posted on August 06, 2014 13:25
Book by: Johnathan Gottschall
Review by: Faith Enemark
California College of the Arts
In The Storytelling Animal: How Stories Make Us Human, Jonathan Gottschall takes the reader on a journey through the history of story and its necessity to our human interactions, our growth, and our very being. Though not directly related to the field of advising or education, the book provides insight into the ways in which our lives are shaped by the stories we hear, see, and the stories embrace as truth. All of us who serve in the advising profession know from experience how remarkable and how varied the stories of ours students are, as they are told to us in our every day experience. Having a greater appreciation of this can only serve to help advisors in understanding students and their unique “stories”.
Gottschall’s style is engaging, as he opens chapters with small suspenseful tastes of stories and uses anecdotes that reference both popular culture and historical events. These techniques remind the reader of the appeal and importance of story. Gottschall begins his exploration of storytelling from an evolutionary perspective, explaining how story has served to help humans as a form of social glue, a way of building “mental muscles,” and a method for instructing others, outlining all the ways in which story permeates our lives. Humans begin utilizing story as children, as we create worlds of make-believe. As adults, we daydream about ways of dealing with conflict or fantasize about a life without conflict. We spend our time watching or reading the stories of others. We update our friends, either in person or via social media outlets, with narratives about our lives. And when we sleep, we follow the storylines of our dreams (Gottshcall, 2012, p. 6-12).
Gottschall argues that the majority of stories focus on conflict and trouble. He discusses story as problem simulation, as it allows us to practice responses to trouble. Research on mirror neurons shows that people respond to stories as though they were actually experiencing the events. Stories, whether in our dreams or in texts, allow us to live vicariously through a situation, without actually confronting any danger. We can practice solutions or witness possible reactions. Stories can reinforce ethical behavior and common values (Gottshcall, 2012, p. 56-62).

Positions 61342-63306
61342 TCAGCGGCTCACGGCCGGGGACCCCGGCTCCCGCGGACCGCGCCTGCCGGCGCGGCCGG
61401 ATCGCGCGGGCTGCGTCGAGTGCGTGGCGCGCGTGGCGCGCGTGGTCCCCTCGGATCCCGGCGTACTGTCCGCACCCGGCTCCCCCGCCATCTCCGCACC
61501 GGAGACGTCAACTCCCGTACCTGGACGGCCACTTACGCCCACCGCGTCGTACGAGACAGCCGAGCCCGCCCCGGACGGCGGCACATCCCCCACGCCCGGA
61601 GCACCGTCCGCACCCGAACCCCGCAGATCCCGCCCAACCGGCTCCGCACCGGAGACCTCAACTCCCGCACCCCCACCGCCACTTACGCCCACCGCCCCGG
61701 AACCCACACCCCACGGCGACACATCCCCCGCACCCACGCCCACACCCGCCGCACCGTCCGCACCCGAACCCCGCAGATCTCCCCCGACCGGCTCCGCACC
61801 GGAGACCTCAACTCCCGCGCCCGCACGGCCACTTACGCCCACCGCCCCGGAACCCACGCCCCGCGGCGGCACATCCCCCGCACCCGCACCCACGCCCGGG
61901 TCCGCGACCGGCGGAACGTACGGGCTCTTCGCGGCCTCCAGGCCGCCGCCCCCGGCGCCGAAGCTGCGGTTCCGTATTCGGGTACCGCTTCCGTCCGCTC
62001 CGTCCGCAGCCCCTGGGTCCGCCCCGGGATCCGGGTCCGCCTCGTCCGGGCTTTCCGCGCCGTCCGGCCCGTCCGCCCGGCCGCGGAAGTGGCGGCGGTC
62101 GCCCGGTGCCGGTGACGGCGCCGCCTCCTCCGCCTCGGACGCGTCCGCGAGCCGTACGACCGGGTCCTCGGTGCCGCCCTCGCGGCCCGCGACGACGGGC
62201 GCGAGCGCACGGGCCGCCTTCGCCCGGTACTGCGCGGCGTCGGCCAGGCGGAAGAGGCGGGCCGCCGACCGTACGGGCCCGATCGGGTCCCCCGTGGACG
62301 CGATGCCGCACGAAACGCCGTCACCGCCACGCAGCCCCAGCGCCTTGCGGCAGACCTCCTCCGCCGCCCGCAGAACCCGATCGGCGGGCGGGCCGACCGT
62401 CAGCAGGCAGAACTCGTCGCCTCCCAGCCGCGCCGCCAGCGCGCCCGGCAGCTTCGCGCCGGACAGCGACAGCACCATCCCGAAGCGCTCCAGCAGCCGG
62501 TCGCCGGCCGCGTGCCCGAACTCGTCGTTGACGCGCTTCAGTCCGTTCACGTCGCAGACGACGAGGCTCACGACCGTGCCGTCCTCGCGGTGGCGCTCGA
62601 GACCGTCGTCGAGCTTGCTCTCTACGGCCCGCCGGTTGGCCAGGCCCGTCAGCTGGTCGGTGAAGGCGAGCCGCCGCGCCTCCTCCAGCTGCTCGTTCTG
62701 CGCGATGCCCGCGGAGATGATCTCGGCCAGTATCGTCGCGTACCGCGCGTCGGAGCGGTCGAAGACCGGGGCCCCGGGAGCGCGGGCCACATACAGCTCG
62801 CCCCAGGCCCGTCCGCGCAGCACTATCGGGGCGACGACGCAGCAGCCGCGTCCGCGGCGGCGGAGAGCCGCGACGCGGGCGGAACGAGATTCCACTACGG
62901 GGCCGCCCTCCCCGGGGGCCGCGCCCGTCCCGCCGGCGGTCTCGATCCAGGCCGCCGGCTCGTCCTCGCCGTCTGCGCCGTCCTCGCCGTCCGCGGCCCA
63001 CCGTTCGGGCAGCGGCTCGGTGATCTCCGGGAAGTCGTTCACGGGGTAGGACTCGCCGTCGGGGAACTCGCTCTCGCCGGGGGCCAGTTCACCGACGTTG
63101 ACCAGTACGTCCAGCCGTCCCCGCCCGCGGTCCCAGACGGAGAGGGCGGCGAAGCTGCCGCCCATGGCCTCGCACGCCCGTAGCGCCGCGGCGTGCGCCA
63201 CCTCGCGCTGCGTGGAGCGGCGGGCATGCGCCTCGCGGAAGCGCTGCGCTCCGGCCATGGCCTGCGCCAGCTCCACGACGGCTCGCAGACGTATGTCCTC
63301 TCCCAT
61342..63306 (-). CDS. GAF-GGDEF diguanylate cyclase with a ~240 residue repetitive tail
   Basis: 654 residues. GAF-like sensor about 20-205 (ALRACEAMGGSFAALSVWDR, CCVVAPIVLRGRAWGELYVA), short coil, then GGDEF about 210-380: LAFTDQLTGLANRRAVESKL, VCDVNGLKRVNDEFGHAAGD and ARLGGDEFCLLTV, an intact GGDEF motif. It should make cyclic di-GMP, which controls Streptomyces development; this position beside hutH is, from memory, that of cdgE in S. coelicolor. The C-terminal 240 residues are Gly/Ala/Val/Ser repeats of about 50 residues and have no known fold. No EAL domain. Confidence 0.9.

Perhaps most relevant to the field of higher education, are Gottschall’s views regarding the creation of personal myths. Gottschall references research that has shown that we frequently misremember our own past experiences. He proposes that we frame ourselves as the heroes in our own lives; that we remember our experiences in the ways necessary for us to remain the protagonist. In depression, he notes, self-assessment is no longer positive and one of the key aspects of therapeutic intervention is creating a positive narrative for an individual.
This understanding of self-image can be useful in working with students. In advising, we speak with both the students who see themselves as heroes and the students who do not. We often have the opportunity to hear the false stories that students are telling themselves, whether it is that all their instructors are out to get them or that they are incapable of doing well. In the advising role, we have a unique opportunity of contributing to and reframing these stories for the good of our students.
Gottschall concludes with a discussion of the evolution of story, describing the ways in which story has expanded from oral and written narratives to video games, movies, and virtual worlds. This, too, provides an interesting topic for advisors, as we attempt to reach our students through new technologies and maintain their engagement, in an ever changing technological culture.
Gottschall brings together stories, science, and popular culture to create a cohesive and interesting read about the power of narrative. Though not focused on higher education, The Storytelling Animal offers an engaging perspective on how story shapes us, which is thought-provoking as we work with students who are often in the midst of shaping their own narratives about who they are, who they want to be, and who we can help them to become.
The Storytelling Animal: How Stories Make Us Human. (2012). Book by Jonathan Gottschall, Houghton Mifflin Harcourt. Review by Faith Enemark 272 pp., $14.95, (Paperback). ISBN #978-0-544-00243-0